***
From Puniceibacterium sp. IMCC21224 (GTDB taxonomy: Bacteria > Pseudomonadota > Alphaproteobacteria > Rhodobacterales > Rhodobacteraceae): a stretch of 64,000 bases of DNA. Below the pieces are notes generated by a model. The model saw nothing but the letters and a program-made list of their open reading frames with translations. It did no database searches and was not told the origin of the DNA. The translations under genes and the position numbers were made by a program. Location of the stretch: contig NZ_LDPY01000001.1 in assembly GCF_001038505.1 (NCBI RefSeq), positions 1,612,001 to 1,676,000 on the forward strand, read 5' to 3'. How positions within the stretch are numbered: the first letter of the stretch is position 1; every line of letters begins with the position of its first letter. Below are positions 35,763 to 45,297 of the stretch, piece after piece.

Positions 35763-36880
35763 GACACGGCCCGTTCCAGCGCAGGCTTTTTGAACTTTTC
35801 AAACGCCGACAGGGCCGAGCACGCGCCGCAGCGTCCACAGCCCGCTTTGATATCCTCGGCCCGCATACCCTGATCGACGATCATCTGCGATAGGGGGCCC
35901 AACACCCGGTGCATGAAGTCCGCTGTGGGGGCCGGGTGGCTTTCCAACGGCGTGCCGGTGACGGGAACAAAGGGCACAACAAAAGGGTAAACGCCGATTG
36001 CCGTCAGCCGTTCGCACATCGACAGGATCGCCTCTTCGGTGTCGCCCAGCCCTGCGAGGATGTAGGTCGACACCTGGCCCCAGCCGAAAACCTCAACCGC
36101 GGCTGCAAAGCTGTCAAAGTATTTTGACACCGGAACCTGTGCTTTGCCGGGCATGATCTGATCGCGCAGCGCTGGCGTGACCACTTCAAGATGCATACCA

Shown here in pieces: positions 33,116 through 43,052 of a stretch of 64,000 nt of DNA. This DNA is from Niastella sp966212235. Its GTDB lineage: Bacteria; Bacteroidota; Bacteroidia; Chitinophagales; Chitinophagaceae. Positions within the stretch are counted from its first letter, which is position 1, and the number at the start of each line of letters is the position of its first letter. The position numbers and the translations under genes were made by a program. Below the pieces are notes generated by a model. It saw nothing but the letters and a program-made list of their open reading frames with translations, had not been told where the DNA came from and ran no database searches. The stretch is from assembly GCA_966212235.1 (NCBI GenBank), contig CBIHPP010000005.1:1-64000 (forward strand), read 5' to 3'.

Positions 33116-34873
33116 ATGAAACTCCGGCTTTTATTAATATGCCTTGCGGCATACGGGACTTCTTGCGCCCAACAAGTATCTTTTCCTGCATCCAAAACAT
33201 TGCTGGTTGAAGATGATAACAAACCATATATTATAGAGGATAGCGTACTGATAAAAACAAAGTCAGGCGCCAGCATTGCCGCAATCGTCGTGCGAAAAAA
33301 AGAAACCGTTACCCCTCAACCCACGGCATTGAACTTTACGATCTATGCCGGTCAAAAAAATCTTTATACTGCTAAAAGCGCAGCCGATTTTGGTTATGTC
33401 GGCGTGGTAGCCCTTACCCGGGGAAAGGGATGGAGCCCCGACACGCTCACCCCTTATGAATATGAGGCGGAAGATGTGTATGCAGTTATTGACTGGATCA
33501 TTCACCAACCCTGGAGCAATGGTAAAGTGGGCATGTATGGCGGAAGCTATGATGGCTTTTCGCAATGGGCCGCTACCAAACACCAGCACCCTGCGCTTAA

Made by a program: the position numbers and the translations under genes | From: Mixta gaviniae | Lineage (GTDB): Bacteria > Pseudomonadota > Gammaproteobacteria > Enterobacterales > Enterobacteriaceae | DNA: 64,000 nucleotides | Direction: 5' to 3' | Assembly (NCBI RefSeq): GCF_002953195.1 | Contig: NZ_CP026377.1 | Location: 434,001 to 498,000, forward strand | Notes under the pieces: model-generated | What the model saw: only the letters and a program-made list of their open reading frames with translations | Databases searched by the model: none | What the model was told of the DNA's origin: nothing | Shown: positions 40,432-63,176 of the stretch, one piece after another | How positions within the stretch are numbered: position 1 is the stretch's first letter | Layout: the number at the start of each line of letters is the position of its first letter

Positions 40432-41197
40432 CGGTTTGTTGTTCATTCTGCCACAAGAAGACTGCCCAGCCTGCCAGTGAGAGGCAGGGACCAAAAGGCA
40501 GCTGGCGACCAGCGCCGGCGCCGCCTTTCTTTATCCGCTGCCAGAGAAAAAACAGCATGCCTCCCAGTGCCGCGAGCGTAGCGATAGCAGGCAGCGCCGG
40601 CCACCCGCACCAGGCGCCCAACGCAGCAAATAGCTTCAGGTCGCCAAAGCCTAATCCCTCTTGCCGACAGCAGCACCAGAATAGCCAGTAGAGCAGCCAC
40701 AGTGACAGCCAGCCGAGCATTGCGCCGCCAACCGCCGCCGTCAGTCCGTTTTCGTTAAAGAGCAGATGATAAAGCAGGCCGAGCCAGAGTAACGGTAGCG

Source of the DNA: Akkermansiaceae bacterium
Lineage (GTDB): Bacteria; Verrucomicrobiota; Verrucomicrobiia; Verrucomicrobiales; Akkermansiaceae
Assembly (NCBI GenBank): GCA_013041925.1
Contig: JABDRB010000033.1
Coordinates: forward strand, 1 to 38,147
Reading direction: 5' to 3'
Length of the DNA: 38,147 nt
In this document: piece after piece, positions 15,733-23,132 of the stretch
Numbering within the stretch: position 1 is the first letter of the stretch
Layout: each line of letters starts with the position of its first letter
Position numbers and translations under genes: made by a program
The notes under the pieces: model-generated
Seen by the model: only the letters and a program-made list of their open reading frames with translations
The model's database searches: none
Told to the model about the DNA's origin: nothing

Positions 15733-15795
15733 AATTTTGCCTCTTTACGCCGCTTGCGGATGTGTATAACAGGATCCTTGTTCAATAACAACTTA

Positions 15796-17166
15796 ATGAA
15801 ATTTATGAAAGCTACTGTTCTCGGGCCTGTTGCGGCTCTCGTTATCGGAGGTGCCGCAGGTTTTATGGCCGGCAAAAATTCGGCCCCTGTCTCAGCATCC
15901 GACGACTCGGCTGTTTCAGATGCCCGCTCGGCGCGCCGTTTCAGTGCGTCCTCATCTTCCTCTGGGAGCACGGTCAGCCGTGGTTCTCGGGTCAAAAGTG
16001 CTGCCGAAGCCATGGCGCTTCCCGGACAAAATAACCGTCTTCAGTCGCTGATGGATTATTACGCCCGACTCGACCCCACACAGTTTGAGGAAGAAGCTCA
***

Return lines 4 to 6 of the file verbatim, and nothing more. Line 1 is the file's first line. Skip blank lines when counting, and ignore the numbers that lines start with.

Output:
35801 AAACGCCGACAGGGCCGAGCACGCGCCGCAGCGTCCACAGCCCGCTTTGATATCCTCGGCCCGCATACCCTGATCGACGATCATCTGCGATAGGGGGCCC
35901 AACACCCGGTGCATGAAGTCCGCTGTGGGGGCCGGGTGGCTTTCCAACGGCGTGCCGGTGACGGGAACAAAGGGCACAACAAAAGGGTAAACGCCGATTG
36001 CCGTCAGCCGTTCGCACATCGACAGGATCGCCTCTTCGGTGTCGCCCAGCCCTGCGAGGATGTAGGTCGACACCTGGCCCCAGCCGAAAACCTCAACCGC